On Trulia you can type in a complete property address and, should we have information about that home, we'll likely show comparable properties on the property detail page. You can also locate recently sold homes on our site under the Find Homes tab at the top of this page. This information is also available, specifically for your area, at the link below.
You want to find properties that sold recently in the neighborhood and of the type and size that the subject property is. For example, if your subject property is a 3-bedroom, 2-bath, single story, built in 1997 with a 2-car attached garage, 1/6 acre lot and no swimming pool, then your search criteria would be something like 3 bedrooms, 2 baths, built between 1995 and 1999 with 2-car garage. Then in your results you would either weed out the ones that have huge lots and swimming pools or else compensate (make adjustments) in your subject property price to account for differences.
You often have to look at picture and read the descriptions to see what upgrades, like granite countertops and ceramic tile flooring etc were made to the comparables. If the comp is better, then your subject will get a negative for the value. Say the comp had replaced carpet with wood floors in 1,000 sf of the place, but your subject still has carpet. Then starting with the comp price subtract the value of upgrading to the wood floors. Similarly, if the comp has granite and the subject has formica, subtract from the selling price of the comp to get closer to the expected selling price of the subject.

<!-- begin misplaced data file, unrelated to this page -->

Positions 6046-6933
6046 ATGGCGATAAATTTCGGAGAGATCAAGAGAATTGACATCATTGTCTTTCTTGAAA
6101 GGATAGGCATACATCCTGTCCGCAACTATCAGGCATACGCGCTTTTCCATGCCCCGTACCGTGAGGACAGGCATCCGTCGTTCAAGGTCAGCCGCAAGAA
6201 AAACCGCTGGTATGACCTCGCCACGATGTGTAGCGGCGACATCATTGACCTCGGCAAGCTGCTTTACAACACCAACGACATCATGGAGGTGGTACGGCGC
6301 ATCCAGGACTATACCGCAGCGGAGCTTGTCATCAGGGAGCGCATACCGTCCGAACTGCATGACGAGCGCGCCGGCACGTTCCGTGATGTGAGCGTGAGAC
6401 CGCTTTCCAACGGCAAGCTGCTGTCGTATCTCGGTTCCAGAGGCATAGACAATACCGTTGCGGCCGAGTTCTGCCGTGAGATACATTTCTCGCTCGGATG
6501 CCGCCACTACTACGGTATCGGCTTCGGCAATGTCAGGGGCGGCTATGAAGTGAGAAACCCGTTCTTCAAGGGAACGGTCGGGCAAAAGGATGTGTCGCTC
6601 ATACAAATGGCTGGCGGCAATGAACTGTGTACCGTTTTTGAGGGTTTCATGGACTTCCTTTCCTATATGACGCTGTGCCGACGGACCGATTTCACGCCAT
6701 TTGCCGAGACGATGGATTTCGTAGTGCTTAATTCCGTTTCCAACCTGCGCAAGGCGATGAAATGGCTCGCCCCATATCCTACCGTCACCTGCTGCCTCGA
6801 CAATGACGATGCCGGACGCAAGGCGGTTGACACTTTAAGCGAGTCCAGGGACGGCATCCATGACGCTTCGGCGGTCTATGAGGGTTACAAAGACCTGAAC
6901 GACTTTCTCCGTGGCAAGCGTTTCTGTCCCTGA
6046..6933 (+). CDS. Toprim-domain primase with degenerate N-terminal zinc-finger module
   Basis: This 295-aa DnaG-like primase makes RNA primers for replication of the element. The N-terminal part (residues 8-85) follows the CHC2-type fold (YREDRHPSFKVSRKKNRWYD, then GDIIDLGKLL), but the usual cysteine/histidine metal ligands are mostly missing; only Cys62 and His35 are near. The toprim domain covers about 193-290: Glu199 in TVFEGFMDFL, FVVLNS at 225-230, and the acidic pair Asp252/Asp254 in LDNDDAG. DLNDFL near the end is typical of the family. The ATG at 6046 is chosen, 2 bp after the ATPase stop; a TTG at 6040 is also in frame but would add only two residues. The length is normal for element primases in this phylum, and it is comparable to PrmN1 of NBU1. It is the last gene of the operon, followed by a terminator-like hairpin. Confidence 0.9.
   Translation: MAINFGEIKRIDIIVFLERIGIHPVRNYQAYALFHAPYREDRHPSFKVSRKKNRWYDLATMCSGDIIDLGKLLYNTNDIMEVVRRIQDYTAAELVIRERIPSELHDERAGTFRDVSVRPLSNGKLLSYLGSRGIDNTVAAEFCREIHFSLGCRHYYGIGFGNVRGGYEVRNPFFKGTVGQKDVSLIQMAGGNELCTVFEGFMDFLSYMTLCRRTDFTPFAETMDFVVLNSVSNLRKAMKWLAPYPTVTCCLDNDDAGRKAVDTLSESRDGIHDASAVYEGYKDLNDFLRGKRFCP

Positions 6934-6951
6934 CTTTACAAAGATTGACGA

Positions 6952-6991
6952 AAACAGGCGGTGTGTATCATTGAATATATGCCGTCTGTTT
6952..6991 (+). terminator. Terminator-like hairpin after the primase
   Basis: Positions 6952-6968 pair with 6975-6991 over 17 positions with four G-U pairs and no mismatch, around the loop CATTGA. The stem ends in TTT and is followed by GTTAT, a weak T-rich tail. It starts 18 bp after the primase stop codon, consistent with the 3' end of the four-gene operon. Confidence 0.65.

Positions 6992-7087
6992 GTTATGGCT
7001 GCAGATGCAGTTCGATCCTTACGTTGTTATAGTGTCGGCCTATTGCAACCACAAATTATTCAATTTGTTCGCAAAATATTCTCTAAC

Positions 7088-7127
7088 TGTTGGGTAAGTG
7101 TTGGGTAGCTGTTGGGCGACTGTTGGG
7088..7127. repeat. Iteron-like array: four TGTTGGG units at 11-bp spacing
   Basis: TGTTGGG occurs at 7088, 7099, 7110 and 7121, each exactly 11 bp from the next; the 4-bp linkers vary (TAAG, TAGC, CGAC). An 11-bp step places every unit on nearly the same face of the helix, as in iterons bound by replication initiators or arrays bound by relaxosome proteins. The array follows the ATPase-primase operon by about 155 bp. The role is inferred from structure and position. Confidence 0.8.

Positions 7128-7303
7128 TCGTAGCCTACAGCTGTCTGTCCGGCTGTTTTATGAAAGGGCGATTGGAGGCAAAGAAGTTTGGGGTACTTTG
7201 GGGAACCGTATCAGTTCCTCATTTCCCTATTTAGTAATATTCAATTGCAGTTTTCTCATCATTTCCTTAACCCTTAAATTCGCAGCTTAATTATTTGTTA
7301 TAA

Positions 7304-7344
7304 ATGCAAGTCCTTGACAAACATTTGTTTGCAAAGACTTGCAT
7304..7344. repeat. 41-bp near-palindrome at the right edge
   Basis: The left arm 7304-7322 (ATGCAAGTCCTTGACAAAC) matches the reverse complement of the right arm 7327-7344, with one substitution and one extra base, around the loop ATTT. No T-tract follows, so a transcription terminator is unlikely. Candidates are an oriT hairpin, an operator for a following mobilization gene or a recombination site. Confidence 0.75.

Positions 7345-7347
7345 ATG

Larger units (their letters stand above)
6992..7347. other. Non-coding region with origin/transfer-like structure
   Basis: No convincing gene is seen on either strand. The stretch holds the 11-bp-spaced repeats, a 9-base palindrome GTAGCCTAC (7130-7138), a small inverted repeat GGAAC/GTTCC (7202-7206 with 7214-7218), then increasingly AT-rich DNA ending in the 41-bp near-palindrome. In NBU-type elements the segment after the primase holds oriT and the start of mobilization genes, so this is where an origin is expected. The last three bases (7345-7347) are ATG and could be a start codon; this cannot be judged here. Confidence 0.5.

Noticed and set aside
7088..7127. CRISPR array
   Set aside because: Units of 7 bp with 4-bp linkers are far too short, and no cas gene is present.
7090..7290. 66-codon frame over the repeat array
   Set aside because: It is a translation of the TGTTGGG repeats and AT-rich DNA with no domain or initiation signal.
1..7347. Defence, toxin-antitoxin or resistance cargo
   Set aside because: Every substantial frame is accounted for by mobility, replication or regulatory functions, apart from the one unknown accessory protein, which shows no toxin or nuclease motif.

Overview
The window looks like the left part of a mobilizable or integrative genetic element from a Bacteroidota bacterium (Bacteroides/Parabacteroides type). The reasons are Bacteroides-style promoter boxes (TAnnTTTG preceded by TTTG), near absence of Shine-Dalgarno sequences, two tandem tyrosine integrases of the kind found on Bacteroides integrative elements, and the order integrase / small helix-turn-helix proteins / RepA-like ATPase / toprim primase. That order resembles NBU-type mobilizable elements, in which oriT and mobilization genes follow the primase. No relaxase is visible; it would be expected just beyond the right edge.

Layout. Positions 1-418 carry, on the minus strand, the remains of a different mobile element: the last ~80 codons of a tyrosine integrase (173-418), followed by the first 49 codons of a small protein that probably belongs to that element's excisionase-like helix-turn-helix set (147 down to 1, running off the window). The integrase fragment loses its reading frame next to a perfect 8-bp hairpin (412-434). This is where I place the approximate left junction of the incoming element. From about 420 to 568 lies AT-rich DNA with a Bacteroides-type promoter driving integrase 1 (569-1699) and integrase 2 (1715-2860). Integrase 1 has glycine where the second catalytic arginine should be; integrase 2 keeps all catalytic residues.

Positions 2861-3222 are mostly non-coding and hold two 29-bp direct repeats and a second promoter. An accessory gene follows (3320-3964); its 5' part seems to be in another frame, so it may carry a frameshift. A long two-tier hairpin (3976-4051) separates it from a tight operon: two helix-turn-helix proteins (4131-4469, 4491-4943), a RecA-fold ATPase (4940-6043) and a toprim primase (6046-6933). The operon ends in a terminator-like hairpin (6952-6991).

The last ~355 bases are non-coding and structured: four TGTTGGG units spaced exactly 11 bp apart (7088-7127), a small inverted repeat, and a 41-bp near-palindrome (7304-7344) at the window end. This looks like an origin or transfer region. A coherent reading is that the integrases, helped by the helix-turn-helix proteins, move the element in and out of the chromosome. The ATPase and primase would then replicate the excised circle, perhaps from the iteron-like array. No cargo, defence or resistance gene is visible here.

If you're subtracting more than about 10-20% of the price, discard the comp. It's not really comparable. Pools typically add 10% or so to the price regardless of value.
Once you have taken the average price of all comps and adjusted for differences, you should have your expected subject selling price. This is not necessarily your listing price.
You will have to consult someone, like a fellow Realtor, to enter the search parameters in your system, since there truly are many different input screens. Sometimes the local board is helpful for new agents.